If no movement of a joint takes place but a muscle is activated and developing

If no movement of a joint takes place but a muscle is

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If no movement of a joint takes place but a muscle is activated and developing force (i.e., the force produced by the muscle equals the resistance), the action is called an isometric or static muscle action. This can occur when a weight is held stationary or the weight is too heavy to lift any higher. Some muscles, such as the postural muscles of the spine, primarily perform isometric muscle actions; they act to stabilize the upper body during most lifts. The maximal force that a muscle can produce changes throughout the range of motion and is a function of the architecture of the muscle and the joint angle. This relationship is described by the strength curve for the muscle. The “sticking point” of an exercise is often related to a low point on the strength curve.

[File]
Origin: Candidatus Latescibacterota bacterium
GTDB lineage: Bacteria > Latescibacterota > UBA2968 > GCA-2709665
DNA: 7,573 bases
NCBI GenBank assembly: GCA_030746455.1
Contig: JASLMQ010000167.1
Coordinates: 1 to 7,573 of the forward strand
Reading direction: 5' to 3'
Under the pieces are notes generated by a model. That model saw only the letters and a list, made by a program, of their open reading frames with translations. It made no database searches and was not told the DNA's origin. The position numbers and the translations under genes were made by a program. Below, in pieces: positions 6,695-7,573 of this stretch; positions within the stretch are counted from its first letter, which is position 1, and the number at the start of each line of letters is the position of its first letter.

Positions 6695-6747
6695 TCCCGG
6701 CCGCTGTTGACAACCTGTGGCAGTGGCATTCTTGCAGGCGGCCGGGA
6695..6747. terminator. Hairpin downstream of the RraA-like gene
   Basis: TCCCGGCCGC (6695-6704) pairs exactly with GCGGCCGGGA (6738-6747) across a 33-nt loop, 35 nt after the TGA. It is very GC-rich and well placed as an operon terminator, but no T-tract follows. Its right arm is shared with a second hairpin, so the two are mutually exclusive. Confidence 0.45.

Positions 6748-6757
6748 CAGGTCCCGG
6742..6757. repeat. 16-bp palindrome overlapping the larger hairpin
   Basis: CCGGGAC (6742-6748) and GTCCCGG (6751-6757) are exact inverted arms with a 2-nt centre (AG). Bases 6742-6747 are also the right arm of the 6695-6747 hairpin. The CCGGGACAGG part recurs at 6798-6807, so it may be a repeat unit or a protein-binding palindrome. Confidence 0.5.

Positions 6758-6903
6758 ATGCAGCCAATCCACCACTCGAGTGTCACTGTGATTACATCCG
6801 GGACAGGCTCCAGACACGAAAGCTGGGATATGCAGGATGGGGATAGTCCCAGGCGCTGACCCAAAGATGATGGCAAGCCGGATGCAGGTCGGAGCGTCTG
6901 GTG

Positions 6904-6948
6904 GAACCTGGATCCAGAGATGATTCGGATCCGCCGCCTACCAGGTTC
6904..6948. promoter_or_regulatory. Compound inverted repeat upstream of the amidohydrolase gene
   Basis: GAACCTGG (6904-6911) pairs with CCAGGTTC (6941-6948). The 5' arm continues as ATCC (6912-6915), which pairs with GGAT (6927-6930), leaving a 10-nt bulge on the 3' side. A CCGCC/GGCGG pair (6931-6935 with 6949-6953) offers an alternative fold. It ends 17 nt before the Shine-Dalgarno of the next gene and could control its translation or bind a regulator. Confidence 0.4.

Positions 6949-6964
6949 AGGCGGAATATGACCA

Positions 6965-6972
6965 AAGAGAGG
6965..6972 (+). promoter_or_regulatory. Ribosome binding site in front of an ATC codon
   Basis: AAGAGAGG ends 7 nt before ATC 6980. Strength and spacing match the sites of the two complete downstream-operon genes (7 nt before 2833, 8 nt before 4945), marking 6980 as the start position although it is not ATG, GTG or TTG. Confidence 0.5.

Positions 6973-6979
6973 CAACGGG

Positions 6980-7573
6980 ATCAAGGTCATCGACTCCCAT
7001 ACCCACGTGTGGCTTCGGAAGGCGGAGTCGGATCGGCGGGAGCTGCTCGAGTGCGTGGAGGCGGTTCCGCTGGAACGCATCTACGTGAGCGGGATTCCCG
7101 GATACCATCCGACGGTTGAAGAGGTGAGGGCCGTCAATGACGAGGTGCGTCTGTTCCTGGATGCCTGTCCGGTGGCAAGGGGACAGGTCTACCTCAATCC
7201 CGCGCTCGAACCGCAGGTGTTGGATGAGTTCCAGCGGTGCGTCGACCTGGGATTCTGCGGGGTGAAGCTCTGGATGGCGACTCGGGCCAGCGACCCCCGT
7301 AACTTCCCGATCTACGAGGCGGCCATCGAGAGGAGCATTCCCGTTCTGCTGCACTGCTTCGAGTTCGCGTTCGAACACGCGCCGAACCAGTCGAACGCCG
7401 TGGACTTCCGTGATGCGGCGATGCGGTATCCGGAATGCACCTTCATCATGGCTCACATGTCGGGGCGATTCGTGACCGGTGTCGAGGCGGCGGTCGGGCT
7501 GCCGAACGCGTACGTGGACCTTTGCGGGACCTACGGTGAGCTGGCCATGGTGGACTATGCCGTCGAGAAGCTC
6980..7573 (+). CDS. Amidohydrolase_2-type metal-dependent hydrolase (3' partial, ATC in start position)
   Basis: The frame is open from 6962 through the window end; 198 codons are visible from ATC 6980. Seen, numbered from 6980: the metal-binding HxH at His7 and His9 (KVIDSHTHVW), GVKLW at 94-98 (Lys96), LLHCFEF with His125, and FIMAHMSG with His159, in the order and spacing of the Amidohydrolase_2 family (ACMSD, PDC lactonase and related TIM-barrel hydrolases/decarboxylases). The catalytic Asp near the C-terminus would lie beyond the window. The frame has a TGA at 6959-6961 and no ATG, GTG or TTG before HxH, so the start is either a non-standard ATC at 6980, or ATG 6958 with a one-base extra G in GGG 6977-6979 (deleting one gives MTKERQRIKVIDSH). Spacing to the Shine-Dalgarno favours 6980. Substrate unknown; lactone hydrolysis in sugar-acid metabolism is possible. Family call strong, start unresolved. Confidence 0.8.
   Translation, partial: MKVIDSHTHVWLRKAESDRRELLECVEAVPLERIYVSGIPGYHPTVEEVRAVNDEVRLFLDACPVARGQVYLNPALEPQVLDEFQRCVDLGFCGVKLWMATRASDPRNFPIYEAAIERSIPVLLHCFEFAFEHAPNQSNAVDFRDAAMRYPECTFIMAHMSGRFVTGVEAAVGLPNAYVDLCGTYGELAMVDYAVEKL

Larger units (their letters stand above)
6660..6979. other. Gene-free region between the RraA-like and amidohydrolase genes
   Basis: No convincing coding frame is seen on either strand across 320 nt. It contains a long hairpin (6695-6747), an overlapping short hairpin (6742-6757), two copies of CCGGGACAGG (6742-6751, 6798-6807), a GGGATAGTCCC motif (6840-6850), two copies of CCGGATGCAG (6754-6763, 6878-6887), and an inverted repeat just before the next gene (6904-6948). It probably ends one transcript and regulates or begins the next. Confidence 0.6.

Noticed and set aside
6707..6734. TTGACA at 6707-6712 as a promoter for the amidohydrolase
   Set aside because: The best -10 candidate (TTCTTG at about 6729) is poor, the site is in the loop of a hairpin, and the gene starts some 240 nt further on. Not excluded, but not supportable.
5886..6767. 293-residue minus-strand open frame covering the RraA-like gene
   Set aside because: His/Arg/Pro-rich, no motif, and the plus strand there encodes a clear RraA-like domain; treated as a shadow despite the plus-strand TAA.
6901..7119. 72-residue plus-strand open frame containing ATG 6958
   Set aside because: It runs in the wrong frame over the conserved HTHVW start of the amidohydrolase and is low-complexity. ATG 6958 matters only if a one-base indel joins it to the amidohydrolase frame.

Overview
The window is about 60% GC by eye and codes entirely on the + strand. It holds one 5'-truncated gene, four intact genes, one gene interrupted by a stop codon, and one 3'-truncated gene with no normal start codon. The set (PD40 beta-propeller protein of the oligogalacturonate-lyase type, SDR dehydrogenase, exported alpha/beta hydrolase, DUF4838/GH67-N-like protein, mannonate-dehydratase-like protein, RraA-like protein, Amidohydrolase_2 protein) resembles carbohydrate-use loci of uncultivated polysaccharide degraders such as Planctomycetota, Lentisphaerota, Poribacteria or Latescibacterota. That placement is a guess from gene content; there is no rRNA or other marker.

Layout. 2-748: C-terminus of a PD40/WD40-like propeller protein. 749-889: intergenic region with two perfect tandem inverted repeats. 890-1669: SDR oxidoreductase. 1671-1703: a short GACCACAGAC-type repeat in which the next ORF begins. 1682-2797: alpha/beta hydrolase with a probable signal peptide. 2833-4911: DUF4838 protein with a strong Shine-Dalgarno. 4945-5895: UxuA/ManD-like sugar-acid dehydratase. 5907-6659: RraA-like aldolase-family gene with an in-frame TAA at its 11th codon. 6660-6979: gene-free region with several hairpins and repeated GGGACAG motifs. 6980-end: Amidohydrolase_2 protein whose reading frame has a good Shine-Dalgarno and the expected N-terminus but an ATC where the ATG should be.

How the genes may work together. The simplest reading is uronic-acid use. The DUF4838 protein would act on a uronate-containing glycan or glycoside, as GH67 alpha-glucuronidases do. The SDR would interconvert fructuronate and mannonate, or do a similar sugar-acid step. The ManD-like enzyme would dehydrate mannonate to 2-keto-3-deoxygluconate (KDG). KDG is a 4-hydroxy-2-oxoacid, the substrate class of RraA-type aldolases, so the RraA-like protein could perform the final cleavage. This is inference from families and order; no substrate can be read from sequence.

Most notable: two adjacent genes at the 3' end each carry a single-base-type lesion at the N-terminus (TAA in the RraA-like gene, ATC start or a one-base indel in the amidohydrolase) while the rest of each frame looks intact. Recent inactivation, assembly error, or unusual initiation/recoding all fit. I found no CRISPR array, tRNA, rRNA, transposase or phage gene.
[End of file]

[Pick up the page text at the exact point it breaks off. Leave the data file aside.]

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Muscle Anatomy 101 25 The ascending curve is characterized by the ability to produce greater and greater force over the range of motion. This is the most common curve for exercise movements. Exercises such as the bench press, squat, shoulder press, and leg press follow this strength curve. Rubber band resistance also matches this curve best. Descending curves are less common but are seen in movements that are per- formed at unusual angles. The leg curl (page 223) is one example of an exercise where the most force that can be exerted is at the beginning of the range of motion. A bell curve represents exercises where the highest force that can be produced over the range of motion occurs somewhere in the middle of the curve. The biceps curl is a great example of an exercise that follows this strength curve. Let’s briefly cover how some different types of resistance training use these muscle actions and strength curves. More information on each of these types of lifting can be found in chapter 6. Free weights such as barbells and dumbbells require the use of both concentric and eccentric muscle actions. This type of training is also considered “free- form” exercise because there is no set path for the bar movement and this must be controlled by the user. Thus, assistance and support provided by the prime mover or core muscles are vital when using this type of equipment. Stack plate machines such as Universal or Nautilus weight machines are considered “fixed-form” exercise because the movement pattern is for the most part dictated by the machine itself. Both concentric and eccentric muscle actions are part of the repetition. Because there is less need for balance and stability, more weight can often be lifted when using these machines than in a free weight exercise. However, the stabilizing muscles get less training than during free weight lifts because of the machines guiding the movement. Brachialis (agonist) 100 ° Biceps brachii (agonist) Concentric: muscle shortens Triceps brachii (antagonist) Eccentric: muscle lengthens Static: muscle length is unchanged Brachioradialis (synergist) 100 Figure 1.11 Concentric, eccentric, and isometric muscle action. The arrow indicates the direction of the movement.
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